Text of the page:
Opinion

Dove’s “Real Beauty Sketches” ads preach limited vision of beauty

Dove recently came out with a set of ads called “real beauty sketches,” designed to spread the body positive message to women that they give themselves undue criticism on their appearances. While it is all too easy to buy into the message that Dove spreads, it is one based solely in standards of beauty that are vain and void, and do nothing to accentuate the actual beauty of the women whom they depict.

The main idea behind the setup is to demonstrate how those around you see you as more beautiful than you see yourself. To do so, the company placed women in rooms with one another and told them to get to know each other. Then these women were taken, one at a time, into a room with an artist, each were asked to describe themselves in terms of their facial characteristics, and those who were with them were asked to describe them as well. An artist in the room listened, without looking at the women, to the descriptions and then sketched the features that he heard being described. The finished product showed two pictures side by side: one which showed how the woman described herself and the other how the woman who had just met her described her.

The result? All of the traits that these women took to be their defects, shortcomings and flaws were less apparent in the drawings of how their peers saw them than in the drawings of how they saw themselves. Looking at the drawings of themselves, the women noticed their noses, their foreheads and their chins weren’t as big as they thought them to be.
Their eyes were larger and lighter in color, their skin was younger looking, their faces thinner. They then left under the impression that they had found their natural beauty and could be more confident in that.

The ostensible message of this is that the average woman is more attractive than she thinks herself to be. However, if one layer is peeled back, the true message is that the flaws she has—those she isn’t allowed to have based on the laws of society—are not as apparent as she thinks them to be. This does nothing to challenge the game which qualifies women as attractive and not attractive, but rather vapidly boost women’s self esteem by putting them on the side of the winners, those that need not be concerned with the criteria, because they fit them.

What is overlooked is that no one is winning, that all women feel the effects of how impossible these standards are to live up to, and telling them they fit these criteria is not only false, but justifies the existence of such criteria as a fair measure of a woman’s worth. What is overlooked is that they have in no way found a beauty that is theirs in any way—they have found correlations between themselves and ideals; they have merely re-encountered the standards of appearance that lowered their self confidence to begin with. What is overlooked is that this is still a commercial, one for a company attempting to sell products that claim to make you more beautiful. They have a vested interest in your fight to accomplish these goals of beauty; it’s their livelihood.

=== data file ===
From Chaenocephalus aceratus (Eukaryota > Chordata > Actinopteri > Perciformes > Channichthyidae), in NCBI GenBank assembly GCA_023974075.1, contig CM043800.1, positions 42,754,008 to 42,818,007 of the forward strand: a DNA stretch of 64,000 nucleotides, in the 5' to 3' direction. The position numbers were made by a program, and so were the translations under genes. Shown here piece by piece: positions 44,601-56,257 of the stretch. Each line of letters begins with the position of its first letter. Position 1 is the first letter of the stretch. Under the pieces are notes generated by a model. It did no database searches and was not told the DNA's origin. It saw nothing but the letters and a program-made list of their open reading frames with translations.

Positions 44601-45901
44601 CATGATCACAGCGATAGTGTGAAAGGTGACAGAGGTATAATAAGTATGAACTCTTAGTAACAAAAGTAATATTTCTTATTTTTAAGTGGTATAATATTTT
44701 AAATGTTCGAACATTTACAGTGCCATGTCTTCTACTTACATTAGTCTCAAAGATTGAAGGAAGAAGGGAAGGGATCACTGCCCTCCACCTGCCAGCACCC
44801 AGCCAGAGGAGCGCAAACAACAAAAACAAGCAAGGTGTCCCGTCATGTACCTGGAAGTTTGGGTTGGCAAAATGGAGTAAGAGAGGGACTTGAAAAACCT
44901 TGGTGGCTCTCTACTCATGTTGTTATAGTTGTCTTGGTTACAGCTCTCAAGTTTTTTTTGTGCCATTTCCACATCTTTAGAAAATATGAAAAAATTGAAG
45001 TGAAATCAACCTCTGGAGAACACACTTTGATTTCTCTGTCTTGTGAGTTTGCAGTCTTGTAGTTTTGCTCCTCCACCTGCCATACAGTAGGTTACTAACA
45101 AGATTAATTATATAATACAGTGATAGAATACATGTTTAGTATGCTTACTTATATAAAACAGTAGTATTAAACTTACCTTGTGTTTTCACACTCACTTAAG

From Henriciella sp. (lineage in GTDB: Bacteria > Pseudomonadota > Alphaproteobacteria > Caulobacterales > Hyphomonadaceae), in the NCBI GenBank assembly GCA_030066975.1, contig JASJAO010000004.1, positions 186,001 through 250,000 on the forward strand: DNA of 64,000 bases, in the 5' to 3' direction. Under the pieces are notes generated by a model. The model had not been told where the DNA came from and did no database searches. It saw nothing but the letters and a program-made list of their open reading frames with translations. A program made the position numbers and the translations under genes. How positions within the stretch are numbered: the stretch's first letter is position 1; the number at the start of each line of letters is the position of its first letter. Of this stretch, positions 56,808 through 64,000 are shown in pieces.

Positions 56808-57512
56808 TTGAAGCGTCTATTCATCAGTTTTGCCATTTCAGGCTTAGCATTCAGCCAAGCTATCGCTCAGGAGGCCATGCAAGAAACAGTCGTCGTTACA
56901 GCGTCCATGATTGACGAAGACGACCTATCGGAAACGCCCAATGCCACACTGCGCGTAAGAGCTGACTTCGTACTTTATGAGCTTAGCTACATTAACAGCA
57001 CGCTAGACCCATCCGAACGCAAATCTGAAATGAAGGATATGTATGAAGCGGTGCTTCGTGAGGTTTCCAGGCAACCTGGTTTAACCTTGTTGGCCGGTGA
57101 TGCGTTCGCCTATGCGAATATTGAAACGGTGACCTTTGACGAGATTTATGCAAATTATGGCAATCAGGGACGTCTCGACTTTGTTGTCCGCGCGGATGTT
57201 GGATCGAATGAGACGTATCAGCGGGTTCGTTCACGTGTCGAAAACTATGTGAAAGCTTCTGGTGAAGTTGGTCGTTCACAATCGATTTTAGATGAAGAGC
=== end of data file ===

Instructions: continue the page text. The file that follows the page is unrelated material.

If these “defects” were what were causing such low self esteem in these women to begin with, this exercise is accomplishing nothing whatsoever. In reestablishing the dominance of such ideals as the only hope for women with low self esteem to find confidence, Dove is insuring that it will never be found. They are building these women up on platforms of air rather than those based in their own worth and beauty.

Thus, these women are pushed back into these boxes, being told that they fit into them when, in all reality, they don’t. The woman who is self-conscious about her nose likely does have a larger nose than average; one woman’s eyes may not be blue, or her face not incredibly thin, but they are not being told that this is okay. They are not being told that the way they look is fine and natural and beautiful, that faces are naturally varied. They are being told that the things that differentiate them do not exist. They are effectively being told that they all look the same, and they all should look the same. Being told that you fit society’s rigid standards of beauty is not empowering. By establishing scenarios in which this message, and only this message, builds women’s self esteem, it is communicated that this is the only way to build it—that women need to fit this image in order to be content. This is in no way a new message. It is the message of the media, the very same one that harmed these women and that continues to harm women, the one this ad claims to work against. This is a message of self-hate.

December 6, 2013

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